NFL Sundays took a toll on Redskins wide receiver Cam Sims last season. Physically, Sims suffered a high ankle sprain on the opening kickoff of the regular season opener that landed him on Injured Reserve. But that wasn't the main cause of his frustration and disappointment. In a little over a month, the undrafted free agent out of Alabama had returned to full strength.
It was the mental aspect that proved much more difficult, especially after the Redskins activated wide receiver Trey Quinn and running back Byron Marshall off IR in November, effectively ending Sims' rookie campaign. By rule, NFL teams are only allowed to activate two players off IR per season. So while Sims was healthy enough to play, he would have to wait until next fall.
"Every Sunday I would cry because I wasn't out there playing," said Sims, who estimates he watched three or four games throughout the year. "I just had to get up out of that. After I stopped crying, I was just like, 'Man, let's go. I can't do that. Let's go. Let's go do something. Let's go work.'"
Since early January, Sims has spent nearly every weekday at the Inova Sports and Performance Center at Redskins Park preparing for the upcoming season. He's out to prove that his productive preseason, during which he led the team in receiving yards, was not an aberration but rather a sign of what's to come.
"To pick up where I left off," Sims said about his expectations for this season. "Just to keep going and going. I know I had a great year last year before I got hurt, so I just want to pick up and do better than I did last year."
Sims, a 6-foot-5 outside target who signed with the Redskins on May 2, quickly earned the recognition and respect of his new coaches. He had a "tremendous" training camp according to Senior Vice President of Player Personnel Doug Williams and served as the Redskins' top receiving option during the preseason, catching five passes for 131 yards. He nearly added a touchdown, too, with his reception between two Jets defenders on Aug. 16, but the play was called back because of a penalty.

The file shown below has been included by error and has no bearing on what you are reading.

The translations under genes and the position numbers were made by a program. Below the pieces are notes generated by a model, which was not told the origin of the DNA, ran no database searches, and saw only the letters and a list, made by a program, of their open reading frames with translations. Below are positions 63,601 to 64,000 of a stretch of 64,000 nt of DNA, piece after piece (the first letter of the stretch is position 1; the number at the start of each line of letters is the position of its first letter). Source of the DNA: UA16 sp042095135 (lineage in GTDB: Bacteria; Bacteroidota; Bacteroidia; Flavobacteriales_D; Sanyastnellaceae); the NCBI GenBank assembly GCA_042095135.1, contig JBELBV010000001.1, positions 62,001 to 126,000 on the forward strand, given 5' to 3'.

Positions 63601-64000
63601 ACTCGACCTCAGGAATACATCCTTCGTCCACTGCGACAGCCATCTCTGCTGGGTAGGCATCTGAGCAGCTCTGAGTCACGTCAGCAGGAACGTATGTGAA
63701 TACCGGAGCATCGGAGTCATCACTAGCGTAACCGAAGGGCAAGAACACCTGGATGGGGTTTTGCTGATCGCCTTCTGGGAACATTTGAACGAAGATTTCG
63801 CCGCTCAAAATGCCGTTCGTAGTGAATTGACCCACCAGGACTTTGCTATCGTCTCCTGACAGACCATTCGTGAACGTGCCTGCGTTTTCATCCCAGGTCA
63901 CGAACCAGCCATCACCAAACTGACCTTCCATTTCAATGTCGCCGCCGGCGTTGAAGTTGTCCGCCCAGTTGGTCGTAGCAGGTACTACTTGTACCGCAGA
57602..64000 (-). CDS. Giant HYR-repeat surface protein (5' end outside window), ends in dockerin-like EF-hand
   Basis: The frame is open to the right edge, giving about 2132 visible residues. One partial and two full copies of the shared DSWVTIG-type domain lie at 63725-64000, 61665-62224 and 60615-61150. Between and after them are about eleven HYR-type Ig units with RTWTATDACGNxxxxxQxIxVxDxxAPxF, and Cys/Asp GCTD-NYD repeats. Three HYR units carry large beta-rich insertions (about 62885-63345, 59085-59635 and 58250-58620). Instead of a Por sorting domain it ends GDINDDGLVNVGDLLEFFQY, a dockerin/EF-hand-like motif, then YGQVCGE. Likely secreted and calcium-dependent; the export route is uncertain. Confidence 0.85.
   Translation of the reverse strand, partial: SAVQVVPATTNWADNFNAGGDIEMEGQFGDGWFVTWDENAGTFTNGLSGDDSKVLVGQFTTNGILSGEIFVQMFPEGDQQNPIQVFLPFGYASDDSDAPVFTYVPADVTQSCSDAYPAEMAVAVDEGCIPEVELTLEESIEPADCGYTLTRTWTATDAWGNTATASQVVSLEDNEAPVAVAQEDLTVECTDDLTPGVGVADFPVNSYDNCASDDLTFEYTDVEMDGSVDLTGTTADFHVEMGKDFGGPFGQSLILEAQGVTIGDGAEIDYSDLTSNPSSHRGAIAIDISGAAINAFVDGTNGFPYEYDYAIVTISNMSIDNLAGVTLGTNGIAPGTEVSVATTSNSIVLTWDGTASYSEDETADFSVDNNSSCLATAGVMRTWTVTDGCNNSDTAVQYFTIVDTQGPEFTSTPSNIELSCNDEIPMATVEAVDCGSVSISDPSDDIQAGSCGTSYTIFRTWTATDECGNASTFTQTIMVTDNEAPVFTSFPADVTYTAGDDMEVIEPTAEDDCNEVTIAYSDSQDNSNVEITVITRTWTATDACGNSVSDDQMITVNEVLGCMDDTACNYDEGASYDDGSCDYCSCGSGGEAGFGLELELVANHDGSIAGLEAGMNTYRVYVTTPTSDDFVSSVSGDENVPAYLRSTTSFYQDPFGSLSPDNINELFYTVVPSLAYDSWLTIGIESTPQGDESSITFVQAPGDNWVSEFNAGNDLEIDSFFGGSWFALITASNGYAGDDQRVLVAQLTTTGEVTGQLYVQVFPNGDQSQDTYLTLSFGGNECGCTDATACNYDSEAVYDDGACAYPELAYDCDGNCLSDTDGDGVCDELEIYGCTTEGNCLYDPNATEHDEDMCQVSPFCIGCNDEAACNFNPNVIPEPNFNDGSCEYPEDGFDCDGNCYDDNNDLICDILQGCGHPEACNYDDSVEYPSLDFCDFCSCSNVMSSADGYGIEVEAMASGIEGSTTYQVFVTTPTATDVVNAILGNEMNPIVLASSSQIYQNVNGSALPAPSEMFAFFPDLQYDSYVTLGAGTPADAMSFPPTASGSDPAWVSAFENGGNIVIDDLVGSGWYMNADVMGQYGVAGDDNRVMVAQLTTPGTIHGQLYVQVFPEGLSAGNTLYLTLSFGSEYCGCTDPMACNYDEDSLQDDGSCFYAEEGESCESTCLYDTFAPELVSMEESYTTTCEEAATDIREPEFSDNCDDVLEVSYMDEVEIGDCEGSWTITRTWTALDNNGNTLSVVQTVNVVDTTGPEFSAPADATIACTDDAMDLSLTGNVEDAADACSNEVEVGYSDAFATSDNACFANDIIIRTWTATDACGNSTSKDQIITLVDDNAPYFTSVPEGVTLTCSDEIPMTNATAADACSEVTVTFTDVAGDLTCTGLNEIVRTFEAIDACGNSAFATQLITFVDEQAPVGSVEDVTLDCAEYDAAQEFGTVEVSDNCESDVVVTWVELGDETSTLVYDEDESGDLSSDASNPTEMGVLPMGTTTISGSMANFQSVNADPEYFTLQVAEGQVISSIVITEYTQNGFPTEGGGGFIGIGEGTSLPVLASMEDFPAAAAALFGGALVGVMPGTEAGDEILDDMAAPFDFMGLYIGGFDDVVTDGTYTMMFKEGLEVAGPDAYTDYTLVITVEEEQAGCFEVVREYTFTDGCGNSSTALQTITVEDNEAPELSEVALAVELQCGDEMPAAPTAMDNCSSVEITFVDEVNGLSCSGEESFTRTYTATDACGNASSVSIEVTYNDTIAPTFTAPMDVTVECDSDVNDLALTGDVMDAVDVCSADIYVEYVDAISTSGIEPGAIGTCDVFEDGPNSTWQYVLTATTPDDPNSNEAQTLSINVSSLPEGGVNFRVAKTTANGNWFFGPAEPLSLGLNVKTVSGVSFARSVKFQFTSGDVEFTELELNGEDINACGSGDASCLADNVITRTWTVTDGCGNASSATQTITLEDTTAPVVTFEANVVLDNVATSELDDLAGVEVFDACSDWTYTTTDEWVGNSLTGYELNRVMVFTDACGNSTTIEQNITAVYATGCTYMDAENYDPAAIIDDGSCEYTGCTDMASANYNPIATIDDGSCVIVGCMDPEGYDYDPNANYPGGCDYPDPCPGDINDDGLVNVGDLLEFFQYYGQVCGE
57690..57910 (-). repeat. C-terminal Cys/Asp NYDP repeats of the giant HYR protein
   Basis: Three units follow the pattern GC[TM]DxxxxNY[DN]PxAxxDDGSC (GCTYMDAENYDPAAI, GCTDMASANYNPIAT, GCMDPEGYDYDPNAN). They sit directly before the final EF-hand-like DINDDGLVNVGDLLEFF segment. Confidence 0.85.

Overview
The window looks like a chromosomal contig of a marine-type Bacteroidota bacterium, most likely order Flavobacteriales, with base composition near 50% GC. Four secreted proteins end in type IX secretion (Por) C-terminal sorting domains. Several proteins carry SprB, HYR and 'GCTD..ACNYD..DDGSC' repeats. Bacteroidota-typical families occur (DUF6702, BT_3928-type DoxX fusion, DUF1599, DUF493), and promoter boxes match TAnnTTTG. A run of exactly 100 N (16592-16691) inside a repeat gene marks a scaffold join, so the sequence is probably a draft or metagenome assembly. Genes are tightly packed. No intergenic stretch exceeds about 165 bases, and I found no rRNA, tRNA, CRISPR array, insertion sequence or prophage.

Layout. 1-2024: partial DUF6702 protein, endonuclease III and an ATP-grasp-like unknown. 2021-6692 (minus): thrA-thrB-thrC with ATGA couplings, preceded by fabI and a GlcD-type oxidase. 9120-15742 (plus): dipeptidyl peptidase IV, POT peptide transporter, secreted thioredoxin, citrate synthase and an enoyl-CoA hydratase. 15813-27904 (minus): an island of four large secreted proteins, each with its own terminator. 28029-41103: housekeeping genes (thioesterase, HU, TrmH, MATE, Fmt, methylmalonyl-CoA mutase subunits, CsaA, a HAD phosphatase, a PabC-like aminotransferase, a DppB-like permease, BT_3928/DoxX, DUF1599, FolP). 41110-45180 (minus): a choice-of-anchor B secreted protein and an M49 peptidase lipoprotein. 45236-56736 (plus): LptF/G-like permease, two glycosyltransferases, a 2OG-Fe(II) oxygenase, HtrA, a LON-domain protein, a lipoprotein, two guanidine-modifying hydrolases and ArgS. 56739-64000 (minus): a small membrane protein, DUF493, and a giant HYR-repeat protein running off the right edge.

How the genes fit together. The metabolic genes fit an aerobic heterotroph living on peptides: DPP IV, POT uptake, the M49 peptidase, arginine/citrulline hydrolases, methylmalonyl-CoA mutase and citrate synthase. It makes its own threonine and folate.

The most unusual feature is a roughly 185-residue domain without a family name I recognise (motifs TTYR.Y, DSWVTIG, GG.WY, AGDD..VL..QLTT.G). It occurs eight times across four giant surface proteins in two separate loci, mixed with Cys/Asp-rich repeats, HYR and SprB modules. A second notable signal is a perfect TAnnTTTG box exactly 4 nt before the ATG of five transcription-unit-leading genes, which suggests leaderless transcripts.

When asked about the preseason wide receiver battle, Williams said, "I think what has happened is the free agent kid from Alabama threw a hand grenade in this thing."
A four-star recruit out of Ouachita Parish High School in Louisiana, Sims rarely contributed during his time at Alabama. He caught just 41 passes for 467 yards and two touchdowns over four seasons, playing mostly in the shadow of current Atlanta Falcons wide receiver Calvin Ridley and a dominant Crimson Tide rushing attack.
Still, the Redskins saw enough potential in Sims to sign him as a free agent, and right up until the start of the season he did not disappoint.
"Well he's got the measurables," Gruden said of Sims in mid-August. "He's big, he can run, you wonder why he didn't get drafted, a guy like that. Seem him workout, seen him out there, he's an impressive guy."
Sims ended up making the 53-man roster and was on the field during the opening kickoff of the Redskins' season opener against the Arizona Cardinals on Sept. 9. But that was the extent of his NFL debut. One moment he was blocking and the next he felt somebody land on his left ankle. He had to be carted off the field with what was later diagnosed as a high ankle sprain, landing him on IR.
Mentally the setback shook Sims, but that sorrow quickly turned to motivation once he understood the recovery process. In about five weeks' time he was back to full health. Now he waited to see if the Redskins organization would activate him off IR after eight weeks.
Instead, the organization activated Marshall to bolster its running back depth and Quinn to provide inside help at wide receiver.
"I'm going to just take a step back, take a couple of deep breaths," Sims said of his reaction to the news. "I just used it as like a redshirt [year] to make sure I'm all the way right for next season."
Keeping Sims positive during his injury and subsequent time on Injured Reserve was "a lot of prayer" and the support system of his parents and his daughter Kameryn, all of whom he said he talks to almost every day. They make sure he spent most mornings and early afternoons at the team facility, working on his speed, strength and change of direction. They keep him motivated to improve his route running, which he's been working on with fellow wide receivers Maurice Harris and Robert Davis.
Nowadays. Sims is more focused than ever because he knows what it takes to become an NFL contributor. You don't have to be a collegiate standout or a high draft pick.
Consistent production is the key, and Sims has already shown glimpses of that.
"Never take anything for granted because anything can happen," Sims said. "That's the main thing right there. Never take anything for granted and just keep grinding every single day."